KryptoPyrrolUria (KPU)


Abram Hoffer MD discovered this condition in 1958. In the urine of his schizophrenic patients he discovered a mauve

compound which he later incorrectly named kryptopyrrol. He later correctly identified it as

hydroxy-hemopyrrolin-2-one (HPL). For simplicity, this condition is today usually referred to as KPU.

KPU is caused by the defect of several of the 8 enzymes needed for the synthesis of heme, which is needed for making haemoglobin for transporting oxygen around the body. Heme is also needed for liver detoxification reactions (cytochromes) and other important functions. According to Dr Klinghardt, infections produce toxins which cause these enzymes to become defective by preventing uptake of zinc, on which many enzymes are based. This is why treatment for KPU with high-dose zinc supplementation can be effective, until the infections are eliminated.

KPU patients typically have have low glutathione levels, making them vulnerable to toxins. Around 50% of patients with autism test positive for KPU, as do 30% of those with ADHD. Typical symptoms of KPU include:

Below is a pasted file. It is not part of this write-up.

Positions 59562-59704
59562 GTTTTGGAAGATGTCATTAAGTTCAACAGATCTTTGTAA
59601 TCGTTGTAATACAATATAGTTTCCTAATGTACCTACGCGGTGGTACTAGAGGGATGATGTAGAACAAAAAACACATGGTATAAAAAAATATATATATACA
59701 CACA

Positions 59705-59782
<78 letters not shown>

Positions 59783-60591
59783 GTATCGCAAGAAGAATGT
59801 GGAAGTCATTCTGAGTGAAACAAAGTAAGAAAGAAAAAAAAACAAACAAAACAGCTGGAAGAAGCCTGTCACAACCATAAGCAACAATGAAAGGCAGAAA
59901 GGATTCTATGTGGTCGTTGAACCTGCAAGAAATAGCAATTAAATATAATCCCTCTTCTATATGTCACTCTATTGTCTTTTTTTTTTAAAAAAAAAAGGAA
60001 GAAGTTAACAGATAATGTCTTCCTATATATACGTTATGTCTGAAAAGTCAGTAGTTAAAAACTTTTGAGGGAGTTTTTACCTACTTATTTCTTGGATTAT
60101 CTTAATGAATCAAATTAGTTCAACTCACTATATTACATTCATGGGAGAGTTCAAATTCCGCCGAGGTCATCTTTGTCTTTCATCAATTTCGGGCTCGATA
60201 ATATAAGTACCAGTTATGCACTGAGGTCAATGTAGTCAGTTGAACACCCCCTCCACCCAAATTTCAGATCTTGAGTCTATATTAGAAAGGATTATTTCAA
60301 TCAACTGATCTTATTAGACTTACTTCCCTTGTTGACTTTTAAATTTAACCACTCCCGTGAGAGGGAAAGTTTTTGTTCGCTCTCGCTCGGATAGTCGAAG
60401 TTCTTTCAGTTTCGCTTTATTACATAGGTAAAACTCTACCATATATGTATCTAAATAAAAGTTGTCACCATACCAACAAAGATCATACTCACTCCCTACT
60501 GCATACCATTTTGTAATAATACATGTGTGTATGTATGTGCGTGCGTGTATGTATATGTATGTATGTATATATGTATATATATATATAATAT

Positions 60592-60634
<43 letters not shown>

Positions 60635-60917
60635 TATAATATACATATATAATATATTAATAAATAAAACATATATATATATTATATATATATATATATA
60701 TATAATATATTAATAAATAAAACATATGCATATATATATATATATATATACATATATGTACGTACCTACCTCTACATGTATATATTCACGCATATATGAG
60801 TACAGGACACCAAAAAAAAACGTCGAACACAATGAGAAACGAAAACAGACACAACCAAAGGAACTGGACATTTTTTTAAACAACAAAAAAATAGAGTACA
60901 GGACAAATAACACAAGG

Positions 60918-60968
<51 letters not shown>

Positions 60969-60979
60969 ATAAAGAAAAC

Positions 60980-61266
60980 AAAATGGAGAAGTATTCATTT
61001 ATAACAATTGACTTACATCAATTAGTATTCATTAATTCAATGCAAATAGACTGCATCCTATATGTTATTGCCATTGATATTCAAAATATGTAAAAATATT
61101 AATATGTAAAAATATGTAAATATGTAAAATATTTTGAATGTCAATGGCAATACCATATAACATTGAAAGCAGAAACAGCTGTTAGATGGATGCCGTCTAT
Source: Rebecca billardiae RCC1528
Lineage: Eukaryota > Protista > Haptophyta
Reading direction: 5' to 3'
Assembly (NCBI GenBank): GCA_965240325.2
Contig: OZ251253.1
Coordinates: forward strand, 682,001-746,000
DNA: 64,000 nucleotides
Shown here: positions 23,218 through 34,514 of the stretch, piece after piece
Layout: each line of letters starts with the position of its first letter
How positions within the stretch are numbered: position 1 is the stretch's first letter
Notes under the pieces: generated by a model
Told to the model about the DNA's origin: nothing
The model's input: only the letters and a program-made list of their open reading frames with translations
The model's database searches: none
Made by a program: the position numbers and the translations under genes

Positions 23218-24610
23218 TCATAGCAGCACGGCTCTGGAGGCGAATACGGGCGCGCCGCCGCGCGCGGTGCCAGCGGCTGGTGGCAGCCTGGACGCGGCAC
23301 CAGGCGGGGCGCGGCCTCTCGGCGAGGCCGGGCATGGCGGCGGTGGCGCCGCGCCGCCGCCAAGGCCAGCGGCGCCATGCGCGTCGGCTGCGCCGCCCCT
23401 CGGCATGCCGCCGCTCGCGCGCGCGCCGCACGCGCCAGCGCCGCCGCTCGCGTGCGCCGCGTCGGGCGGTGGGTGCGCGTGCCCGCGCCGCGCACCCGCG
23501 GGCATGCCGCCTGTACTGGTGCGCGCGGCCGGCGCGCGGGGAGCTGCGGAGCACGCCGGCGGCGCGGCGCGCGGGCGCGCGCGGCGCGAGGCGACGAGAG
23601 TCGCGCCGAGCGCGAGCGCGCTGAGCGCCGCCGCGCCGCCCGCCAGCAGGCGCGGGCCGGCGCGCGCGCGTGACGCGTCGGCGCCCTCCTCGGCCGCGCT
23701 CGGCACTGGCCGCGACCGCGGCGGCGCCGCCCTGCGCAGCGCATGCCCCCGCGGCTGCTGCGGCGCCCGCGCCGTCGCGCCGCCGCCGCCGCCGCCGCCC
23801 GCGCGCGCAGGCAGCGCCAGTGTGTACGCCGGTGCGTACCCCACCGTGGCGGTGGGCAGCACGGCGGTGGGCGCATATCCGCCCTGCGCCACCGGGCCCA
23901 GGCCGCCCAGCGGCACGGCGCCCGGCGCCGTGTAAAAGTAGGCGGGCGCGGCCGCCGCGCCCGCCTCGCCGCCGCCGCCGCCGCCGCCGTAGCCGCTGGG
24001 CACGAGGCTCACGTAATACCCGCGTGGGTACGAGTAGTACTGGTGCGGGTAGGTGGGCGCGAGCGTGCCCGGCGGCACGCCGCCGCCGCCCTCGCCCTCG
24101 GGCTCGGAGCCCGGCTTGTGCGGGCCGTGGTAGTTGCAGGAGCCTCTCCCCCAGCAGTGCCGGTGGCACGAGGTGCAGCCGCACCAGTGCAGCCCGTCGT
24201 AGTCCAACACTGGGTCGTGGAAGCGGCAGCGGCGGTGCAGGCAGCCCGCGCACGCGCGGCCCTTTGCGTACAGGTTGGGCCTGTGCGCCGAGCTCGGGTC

1. Light, sound and odour intolerance

  2. Hypoglycemia: glucose intolerance

  3. Pale skin,  poor tanning

  4. Tremor / shaking / spasms

  5. Environmental and food allergies

  6. Cold hands or feet

  7. Retention of toxic metals and environmental toxins

  8. Constipation

  9. Bloated belly

A urine test for KPU is available, for example from Biolab in the UK. Treatment typically consists of high-dose zinc

plus vitamin B6 such as Core Mineral. Such treatment should be done under medical supervision, for example

Breakspear in the UK or Dr Klinghardt in the US, who has pioneered treatment for KPU to great effect in autism.